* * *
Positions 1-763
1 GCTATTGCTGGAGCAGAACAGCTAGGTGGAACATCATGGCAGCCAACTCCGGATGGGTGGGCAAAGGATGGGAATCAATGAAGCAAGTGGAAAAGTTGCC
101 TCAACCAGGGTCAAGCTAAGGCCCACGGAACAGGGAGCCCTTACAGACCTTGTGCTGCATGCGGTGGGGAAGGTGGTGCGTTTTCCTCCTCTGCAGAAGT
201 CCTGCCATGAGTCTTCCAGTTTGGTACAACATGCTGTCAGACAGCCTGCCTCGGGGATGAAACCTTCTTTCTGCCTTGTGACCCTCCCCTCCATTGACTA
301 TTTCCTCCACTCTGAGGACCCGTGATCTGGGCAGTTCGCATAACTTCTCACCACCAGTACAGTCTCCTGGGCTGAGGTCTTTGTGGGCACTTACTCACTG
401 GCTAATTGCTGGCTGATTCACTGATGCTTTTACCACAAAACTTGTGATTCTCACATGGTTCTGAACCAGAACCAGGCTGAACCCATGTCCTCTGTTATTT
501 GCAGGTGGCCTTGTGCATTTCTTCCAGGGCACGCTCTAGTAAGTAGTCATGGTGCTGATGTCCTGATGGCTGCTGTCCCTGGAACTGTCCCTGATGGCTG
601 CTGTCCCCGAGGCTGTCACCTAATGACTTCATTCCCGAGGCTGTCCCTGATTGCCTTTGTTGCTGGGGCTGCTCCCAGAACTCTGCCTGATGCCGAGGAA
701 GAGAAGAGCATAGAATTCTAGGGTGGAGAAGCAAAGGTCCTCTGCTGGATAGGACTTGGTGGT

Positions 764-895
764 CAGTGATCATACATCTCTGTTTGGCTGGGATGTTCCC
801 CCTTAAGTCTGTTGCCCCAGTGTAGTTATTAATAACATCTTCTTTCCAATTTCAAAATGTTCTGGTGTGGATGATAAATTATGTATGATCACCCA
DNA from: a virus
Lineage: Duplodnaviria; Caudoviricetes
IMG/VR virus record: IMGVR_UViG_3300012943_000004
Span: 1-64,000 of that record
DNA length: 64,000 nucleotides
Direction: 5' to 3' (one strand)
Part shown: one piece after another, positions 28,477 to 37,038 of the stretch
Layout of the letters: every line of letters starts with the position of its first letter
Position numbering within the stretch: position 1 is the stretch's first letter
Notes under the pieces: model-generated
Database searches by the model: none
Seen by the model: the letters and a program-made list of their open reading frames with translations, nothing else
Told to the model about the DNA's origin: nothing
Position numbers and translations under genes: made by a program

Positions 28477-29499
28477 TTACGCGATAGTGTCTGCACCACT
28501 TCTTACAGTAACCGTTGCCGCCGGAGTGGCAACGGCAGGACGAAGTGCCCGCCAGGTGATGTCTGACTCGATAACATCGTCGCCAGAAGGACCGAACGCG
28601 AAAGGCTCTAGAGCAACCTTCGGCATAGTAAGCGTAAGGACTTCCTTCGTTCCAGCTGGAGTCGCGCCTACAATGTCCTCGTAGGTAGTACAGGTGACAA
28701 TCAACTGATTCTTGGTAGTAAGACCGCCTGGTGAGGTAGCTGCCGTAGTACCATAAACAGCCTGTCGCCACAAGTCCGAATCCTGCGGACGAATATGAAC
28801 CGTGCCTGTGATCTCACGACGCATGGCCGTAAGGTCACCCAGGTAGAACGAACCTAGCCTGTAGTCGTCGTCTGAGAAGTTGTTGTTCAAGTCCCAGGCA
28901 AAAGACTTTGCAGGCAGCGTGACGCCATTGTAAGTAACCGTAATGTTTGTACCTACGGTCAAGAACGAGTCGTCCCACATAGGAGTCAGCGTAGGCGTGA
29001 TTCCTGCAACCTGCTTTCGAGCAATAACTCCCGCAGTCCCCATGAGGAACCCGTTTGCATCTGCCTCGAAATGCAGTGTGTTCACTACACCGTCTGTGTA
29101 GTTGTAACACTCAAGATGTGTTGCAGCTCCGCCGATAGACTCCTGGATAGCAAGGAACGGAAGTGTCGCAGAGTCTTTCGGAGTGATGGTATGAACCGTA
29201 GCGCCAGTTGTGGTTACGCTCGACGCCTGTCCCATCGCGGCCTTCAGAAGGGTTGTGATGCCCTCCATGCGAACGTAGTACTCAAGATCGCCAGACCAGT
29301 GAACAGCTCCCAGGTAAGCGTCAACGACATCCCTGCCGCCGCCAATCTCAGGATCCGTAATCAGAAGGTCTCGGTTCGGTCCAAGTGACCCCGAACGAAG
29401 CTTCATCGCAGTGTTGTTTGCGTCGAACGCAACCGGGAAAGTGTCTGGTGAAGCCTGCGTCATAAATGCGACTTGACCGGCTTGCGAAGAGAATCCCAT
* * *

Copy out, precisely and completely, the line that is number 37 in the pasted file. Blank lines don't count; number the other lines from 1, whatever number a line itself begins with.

29301 GAACAGCTCCCAGGTAAGCGTCAACGACATCCCTGCCGCCGCCAATCTCAGGATCCGTAATCAGAAGGTCTCGGTTCGGTCCAAGTGACCCCGAACGAAG